POPin Blog

Workplace Trends & Predictions for 2016

“Future: That period of time in which our affairs prosper, our friends are true and our happiness is assured.” – Ambrose Bierce
Welcome to 2016. The year of the Games of the XXXI Olympiad in Rio De Janeiro, U.S. Presidential Election and when Kobe Bryant finally retires from basketball. But aside from those oh-so-minor happenings, what else does the future hold for us in 2016? Here are a few of our favorite trends/predictions for the workplace.
  1. Workplace flexibility becomes the biggest topic of conversation. In study after study, and interview after interview, the topic that just keeps coming up is workplace flexibility. It’s such a big topic that it even relates to the other trends on this list and affects us all in some way, shape or form. First, we work 47 hours per week now, and there is no longer such a thing as a 40 hour workweek. Second, another study we did found that 64% of managers expect their employees to be reachable outside of the office on their personal time. As a result, another study we did found that more than half of workers feel burned out. Third, more employees are willing to either switch employers or stay at their current employer, based on their flexibility programs. With the rise of telecommuting, co-working spaces, globalization and new technology tools, workers are demanding flexibility. In the next few years, nearly every company will have a policy, especially because we are getting ready for the next “baby boom” when 80 million millennials have children.
  1. Generation Z, born between 1994 and 2010, will enter the workforce starting next May. This generation is jaded from the recession, suffers from student loans and has learned a lot being the children of Gen X. Compared to millennials, our research shows that members of Gen. Z are even more entrepreneurial, loyal, flexible and realistic in their approach to careers and purchasing. They choose opportunities for growth and work-life balance over salary when selecting what company to work for. Like millennials, they will seek mentors and supporters because they are first starting out in their careers, and they will be even more connected through technology. About a third desire to become managers in the next five years already, and 45% believe working with boomers will be challenging.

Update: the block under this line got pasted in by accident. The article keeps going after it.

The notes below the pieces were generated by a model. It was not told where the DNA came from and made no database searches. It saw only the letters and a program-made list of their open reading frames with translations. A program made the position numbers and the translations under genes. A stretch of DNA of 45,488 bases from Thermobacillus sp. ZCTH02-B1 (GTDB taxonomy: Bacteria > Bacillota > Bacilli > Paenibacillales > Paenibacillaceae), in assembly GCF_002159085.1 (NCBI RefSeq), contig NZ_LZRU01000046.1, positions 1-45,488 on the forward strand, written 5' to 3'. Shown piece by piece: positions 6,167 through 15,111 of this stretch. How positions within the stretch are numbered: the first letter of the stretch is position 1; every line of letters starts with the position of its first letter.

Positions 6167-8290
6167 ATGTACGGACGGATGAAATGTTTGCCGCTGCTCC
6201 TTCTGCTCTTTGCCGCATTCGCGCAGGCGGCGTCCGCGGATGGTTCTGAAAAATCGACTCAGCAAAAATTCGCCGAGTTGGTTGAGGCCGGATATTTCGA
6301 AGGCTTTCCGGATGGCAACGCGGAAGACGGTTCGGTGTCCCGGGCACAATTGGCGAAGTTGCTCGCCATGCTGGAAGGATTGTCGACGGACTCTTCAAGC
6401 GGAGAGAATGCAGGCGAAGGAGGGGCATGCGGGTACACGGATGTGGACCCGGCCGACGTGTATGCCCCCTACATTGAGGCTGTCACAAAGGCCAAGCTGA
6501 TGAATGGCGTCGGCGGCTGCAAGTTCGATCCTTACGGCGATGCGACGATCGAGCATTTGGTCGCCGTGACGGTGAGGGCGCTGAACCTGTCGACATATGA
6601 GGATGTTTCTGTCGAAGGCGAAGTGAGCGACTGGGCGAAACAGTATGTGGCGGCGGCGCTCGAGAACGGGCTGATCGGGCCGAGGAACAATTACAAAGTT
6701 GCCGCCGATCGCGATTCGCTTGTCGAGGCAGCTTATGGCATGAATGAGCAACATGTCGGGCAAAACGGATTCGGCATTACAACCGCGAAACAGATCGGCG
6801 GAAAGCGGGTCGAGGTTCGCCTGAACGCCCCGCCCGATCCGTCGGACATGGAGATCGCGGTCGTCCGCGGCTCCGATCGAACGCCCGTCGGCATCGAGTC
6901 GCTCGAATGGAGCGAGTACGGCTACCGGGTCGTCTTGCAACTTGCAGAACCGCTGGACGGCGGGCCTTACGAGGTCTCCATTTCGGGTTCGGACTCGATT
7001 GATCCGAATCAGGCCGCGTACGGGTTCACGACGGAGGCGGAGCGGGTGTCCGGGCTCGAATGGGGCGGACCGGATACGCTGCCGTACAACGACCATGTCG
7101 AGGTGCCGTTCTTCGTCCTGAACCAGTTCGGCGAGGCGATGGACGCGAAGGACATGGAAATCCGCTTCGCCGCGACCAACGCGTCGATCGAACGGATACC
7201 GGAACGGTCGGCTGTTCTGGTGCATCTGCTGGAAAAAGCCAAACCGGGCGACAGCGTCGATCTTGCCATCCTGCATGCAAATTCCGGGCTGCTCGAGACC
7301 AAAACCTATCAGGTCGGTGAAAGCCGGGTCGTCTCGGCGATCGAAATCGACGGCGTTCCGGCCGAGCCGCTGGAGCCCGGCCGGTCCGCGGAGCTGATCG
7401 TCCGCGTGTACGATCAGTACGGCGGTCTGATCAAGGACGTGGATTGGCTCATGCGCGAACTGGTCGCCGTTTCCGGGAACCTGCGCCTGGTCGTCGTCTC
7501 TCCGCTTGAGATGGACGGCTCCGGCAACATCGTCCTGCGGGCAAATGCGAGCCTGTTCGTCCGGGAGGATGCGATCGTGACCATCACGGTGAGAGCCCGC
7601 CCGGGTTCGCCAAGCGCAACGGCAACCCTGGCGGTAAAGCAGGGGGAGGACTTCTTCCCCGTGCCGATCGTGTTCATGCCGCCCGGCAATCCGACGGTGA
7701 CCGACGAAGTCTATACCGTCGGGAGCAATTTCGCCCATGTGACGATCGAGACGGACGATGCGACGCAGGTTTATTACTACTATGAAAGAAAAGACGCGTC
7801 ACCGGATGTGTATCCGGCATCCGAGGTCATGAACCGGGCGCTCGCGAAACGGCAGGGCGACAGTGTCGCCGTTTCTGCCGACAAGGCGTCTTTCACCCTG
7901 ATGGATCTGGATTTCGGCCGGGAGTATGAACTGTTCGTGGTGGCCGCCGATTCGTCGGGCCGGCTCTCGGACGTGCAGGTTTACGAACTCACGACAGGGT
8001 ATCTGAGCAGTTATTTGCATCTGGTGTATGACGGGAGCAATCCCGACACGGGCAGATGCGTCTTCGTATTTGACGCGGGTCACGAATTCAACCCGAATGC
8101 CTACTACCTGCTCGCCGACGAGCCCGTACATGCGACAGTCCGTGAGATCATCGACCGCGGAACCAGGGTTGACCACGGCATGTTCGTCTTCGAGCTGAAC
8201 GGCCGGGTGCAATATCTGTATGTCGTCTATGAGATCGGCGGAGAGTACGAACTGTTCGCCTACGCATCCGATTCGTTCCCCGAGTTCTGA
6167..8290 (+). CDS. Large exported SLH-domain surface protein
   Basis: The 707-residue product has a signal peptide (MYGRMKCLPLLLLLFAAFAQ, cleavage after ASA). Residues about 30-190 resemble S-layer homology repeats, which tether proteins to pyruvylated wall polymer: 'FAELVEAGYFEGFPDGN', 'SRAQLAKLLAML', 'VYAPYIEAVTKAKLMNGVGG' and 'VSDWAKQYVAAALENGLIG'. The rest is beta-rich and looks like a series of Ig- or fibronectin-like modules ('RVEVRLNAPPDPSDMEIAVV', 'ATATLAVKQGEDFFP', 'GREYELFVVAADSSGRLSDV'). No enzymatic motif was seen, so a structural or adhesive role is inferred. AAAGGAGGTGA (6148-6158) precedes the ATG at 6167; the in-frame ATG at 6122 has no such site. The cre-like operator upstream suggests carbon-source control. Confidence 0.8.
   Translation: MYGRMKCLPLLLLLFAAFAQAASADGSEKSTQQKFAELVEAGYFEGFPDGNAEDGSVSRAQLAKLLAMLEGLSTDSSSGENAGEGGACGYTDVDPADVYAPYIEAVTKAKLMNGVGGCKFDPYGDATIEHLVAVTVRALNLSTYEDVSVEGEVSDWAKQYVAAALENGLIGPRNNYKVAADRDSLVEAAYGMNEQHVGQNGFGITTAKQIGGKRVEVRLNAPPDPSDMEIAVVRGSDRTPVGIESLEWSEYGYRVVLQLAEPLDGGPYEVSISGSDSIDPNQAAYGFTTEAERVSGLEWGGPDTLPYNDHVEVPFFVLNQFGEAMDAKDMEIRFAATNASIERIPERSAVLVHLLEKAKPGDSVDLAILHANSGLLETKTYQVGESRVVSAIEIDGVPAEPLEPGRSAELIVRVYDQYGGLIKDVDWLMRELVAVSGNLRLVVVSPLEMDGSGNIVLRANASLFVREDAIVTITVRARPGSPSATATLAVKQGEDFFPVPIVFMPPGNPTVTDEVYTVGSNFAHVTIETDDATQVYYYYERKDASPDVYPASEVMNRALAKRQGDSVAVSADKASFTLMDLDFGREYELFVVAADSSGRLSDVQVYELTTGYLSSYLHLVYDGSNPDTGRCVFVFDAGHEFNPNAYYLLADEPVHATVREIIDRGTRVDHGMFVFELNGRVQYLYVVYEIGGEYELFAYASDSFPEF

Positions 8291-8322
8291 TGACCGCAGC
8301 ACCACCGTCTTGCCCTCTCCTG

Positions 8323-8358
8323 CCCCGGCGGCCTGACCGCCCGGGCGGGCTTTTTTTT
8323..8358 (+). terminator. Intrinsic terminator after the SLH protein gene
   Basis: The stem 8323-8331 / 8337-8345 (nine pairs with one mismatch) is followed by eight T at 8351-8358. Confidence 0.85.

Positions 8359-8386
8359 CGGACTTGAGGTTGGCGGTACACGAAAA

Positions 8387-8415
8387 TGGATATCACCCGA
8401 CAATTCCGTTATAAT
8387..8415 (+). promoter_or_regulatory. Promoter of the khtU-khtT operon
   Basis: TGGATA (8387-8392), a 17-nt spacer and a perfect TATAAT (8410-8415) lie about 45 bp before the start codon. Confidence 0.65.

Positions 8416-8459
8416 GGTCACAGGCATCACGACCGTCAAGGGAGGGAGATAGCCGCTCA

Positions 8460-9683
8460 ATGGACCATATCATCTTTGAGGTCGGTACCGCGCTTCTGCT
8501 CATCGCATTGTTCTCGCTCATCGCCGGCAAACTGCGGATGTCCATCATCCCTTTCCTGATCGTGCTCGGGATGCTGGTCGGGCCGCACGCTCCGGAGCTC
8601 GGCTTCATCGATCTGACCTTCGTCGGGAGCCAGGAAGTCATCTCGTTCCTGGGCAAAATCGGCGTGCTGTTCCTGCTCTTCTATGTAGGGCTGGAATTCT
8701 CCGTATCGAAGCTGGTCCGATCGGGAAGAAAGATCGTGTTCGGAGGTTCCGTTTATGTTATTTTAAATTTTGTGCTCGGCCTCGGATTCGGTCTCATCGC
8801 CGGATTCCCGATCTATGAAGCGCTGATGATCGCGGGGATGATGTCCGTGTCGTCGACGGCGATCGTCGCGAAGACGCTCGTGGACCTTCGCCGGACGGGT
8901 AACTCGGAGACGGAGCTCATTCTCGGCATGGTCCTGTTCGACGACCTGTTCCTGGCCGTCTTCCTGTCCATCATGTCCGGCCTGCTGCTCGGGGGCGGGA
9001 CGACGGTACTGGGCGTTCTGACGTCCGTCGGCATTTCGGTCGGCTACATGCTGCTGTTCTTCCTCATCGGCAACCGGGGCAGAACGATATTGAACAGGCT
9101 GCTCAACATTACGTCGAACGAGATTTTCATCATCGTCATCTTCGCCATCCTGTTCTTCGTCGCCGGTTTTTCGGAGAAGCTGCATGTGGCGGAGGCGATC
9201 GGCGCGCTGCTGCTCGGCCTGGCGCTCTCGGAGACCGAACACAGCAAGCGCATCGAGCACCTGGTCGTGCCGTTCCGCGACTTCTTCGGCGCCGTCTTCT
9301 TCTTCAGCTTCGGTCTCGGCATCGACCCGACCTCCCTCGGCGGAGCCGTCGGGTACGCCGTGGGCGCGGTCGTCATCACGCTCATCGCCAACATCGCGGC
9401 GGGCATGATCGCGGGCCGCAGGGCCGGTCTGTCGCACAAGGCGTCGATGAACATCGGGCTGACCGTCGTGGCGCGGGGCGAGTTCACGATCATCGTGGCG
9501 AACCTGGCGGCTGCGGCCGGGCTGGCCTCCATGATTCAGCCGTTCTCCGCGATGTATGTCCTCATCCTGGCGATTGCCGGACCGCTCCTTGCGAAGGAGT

1. There will be more consultants than employees. With more and more people wanting to live the remote employee lifestyle, they’re actually willing to take the chance and do their own thing instead of getting a traditional 9-5 job. With more and more employees going this route, businesses have more high quality consultant options than ever before, which can be a better option than rushing into hiring someone full time.–Brooke Bergman, Allied Business Network Inc.
  1. Workplaces will become less formal, and more fun. Workplaces are going to become more fun and less formal. As Millennials move into decision-making positions and companies compete for emerging talent, businesses are going to have to follow the likes of Google and Facebook and make their offices “living workplaces.” —Christopher Kelly, Convene
  1. There will be more fluid and transparent ways to engage stakeholders. Business leaders will continue to understand that they must find new and innovative ways to engage stakeholders in a way that provides value for all parties involved. Organizations that find ways to crowdsource their decision-making in a fluid and transparent way will begin to pull ahead of the pack in 2016.–Chris Cancialosi, gothamCulture